The Wave S8500 is the first Samsung handset to feature the Bada operating system. This handset ticks all the boxes in terms of hardware, but needs more applications in order to compete with the likes of Google and Apple.

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The first thing that a user will notice after taking the Wave out of the box is its build quality. Unlike the recently reviewed Galaxy S which feels cheap, the Wave is solid and feels good in the hand. Up front, users can find the Dial key, Power/End key, Proximity sensor, Front camera, and 3.3-inch WVGA Super AMOLED (800×480).

Also onboard is a 5-megapixel camera with LED flash that can take HD videos. The 3.5mm audio jack and USB port used for charging and synchronising files are located on top of the unit, while the volume rocker, camera hotkey, and lock key are located on the sides.

In terms of hardware, the Wave comes with a 1Ghz processor, has 2GB of internal memory, a microSD slot (up to 32GB), Bluetooth (v 3.0), USB 2.0, Wi-Fi 802.11 b/g/n,  Allshare via DLNA, and HSDPA/HSUPA.

Like the Galaxy S, the Wave sports an AMOLED screen which produces deep blacks, vivid colours, and has great viewing angles. Multi-touch is also available, allowing us to zoom in/out by pulling and pinching.

The Wave runs on Bada, an operating system made by Samsung that claims to bring features such as “plenty of UI controls, Flash support, and sensor support.” It also brings “service-centric features such as in-app-purchasing, SNS integration, and push notification that will offer customers a richer, more interactive experience.”

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The Wave can have as much as ten home screens, giving users more space to put their widgets. The three icons at the bottom part of the screen can be changed depending on one’s needs. Applications found on the Wave include Daily Briefing (shows weather, stocks, news from AP Mobile, and Schedule), IM, Facebook, E-mail, Twitter, Calendar, Tasks, Music, YouTube, Media Browser, Social Hub, FM Radio, Voice Recorder, Video Player, and even Navigation.

In terms of multimedia, the Wave supports the following file formats: images (bmp, jpg, gif, png, tif, wbmp); videos (mp4, 3gp, wmv, asf, avi, mkv, divx); music (mp3, 3ga, aac, m4a, wma); audio (wav, mmf, xmf, imy, midi, amr); and other documents (doc, docx, pdf, ppt, pptx, txt, xls, xlsx, htm, html, vbm, vcf, vcs, vnt, jad, jar, crt, and der).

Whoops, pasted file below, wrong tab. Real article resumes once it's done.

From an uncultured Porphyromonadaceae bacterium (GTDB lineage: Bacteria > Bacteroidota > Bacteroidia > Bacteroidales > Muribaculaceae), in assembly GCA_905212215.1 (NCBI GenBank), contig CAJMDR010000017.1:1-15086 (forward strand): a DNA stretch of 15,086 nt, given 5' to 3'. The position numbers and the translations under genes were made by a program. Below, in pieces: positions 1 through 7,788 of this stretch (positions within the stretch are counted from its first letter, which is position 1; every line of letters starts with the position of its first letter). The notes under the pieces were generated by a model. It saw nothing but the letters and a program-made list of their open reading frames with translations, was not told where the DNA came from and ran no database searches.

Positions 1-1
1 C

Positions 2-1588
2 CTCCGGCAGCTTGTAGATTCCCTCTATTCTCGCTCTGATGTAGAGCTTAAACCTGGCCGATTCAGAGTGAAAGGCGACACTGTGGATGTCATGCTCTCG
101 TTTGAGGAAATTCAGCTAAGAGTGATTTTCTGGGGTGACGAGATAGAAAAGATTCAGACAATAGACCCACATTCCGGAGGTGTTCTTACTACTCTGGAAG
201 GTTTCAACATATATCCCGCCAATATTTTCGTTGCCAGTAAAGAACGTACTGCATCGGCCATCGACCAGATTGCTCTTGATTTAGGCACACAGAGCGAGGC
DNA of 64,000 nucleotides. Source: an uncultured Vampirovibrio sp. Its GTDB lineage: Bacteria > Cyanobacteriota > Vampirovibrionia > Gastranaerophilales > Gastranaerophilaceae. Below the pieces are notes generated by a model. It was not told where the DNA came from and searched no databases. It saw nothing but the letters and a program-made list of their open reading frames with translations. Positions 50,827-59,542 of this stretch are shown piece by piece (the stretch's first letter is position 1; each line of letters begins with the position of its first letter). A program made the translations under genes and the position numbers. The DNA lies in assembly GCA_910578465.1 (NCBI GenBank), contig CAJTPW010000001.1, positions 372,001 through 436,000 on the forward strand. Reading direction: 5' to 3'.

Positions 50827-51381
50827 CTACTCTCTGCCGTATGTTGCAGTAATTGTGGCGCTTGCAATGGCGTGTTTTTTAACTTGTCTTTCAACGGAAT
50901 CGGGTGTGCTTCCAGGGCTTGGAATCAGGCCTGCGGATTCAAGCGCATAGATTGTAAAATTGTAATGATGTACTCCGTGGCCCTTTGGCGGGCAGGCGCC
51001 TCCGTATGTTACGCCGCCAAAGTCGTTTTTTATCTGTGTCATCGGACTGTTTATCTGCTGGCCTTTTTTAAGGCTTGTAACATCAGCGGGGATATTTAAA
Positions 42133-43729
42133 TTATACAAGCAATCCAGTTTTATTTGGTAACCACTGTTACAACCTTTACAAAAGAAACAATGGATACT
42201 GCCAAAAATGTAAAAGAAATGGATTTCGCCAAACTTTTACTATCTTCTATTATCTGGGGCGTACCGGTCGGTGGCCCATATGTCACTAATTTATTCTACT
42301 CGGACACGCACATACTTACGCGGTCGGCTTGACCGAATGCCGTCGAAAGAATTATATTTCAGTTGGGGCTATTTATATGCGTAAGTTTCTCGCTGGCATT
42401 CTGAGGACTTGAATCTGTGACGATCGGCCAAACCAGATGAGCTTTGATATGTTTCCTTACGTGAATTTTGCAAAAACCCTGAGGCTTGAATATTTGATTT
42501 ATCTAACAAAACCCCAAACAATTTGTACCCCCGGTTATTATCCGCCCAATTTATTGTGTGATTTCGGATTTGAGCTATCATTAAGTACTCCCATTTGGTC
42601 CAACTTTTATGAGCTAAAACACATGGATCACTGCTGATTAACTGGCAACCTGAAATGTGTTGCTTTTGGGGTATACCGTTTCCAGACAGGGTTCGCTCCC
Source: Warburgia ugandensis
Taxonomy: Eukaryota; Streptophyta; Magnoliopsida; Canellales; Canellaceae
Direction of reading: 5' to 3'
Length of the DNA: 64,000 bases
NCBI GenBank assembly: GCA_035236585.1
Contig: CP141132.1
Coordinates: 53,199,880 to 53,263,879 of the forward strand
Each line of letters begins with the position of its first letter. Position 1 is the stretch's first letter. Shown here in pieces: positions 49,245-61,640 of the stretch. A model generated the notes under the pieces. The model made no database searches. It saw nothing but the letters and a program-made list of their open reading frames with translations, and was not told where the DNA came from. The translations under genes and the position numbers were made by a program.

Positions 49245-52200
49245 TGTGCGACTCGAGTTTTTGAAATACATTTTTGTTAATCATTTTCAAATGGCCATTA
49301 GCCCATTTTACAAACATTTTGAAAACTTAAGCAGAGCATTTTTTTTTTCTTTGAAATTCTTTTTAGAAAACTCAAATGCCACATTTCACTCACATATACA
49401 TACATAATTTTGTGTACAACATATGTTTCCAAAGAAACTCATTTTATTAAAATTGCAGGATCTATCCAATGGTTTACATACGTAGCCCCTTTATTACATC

As the handset can only store about 400MB of data files (as the 2GB is partitioned into three – MMS and Email, My Files, and OS files), we recommend purchasing a microSD card to store multimedia files.

The 1GHz processor ensured that programs will load quickly and the TouchWiz Interface 3.0 will be as responsive as possible. The Wave is also capable of running multiple applications at once, although we recommend users to end some applications once in a while to prevent it from slowing down.

The Samsung Bada platform allows a user to download a range of both free and paid applications from the Samsung Apps store. As of this time of writing, the store has 409 applications (free and paid combined), which is significantly less than what Google or Apple offer on their own app store. There are currently 79 Entertainment, 21 e-Books, 101 Games, 65 Health/Lifestyle, 7 Music/Video, 15 News, 8 Navigation, 2 Productivity, 43 reference, 2 Social Networking, and 66 Utilities applications on offer.


Whether or not this new application store takes off is dependent on the number of developers creating new content for Samsung users. One good thing about it though is the fact that the developer kit is available online and Samsung is set to encourage the local creation of apps that are relevant for Australian needs and lifestyles.

The Samsung Wave lasted for a day in our test. This is not bad considering we used the phone to make calls, check e-mails, update our Facebook status, play a couple of downloaded games, and listen to some music files. On a not-so-busy weekend, the Wave lasted for two days.

Overall, the Samsung Wave is a great phone – its solid build, bright AMOLED screen, great hardware, user-friendly interface, and pre-installed applications ensures that users will get the best mobile experience. The only thing that we are not sure of is the Bada OS and the applications found on the Samsung App Store. Sure, it currently has about 400 applications available, but it is still probably not enough for a user who is used to a Google or Apple environment to make the switch.

The Samsung Wave will be available across all operators from this month starting with Optus, Virgin and Vodafone and with a Telstra Next G network version launching in August.

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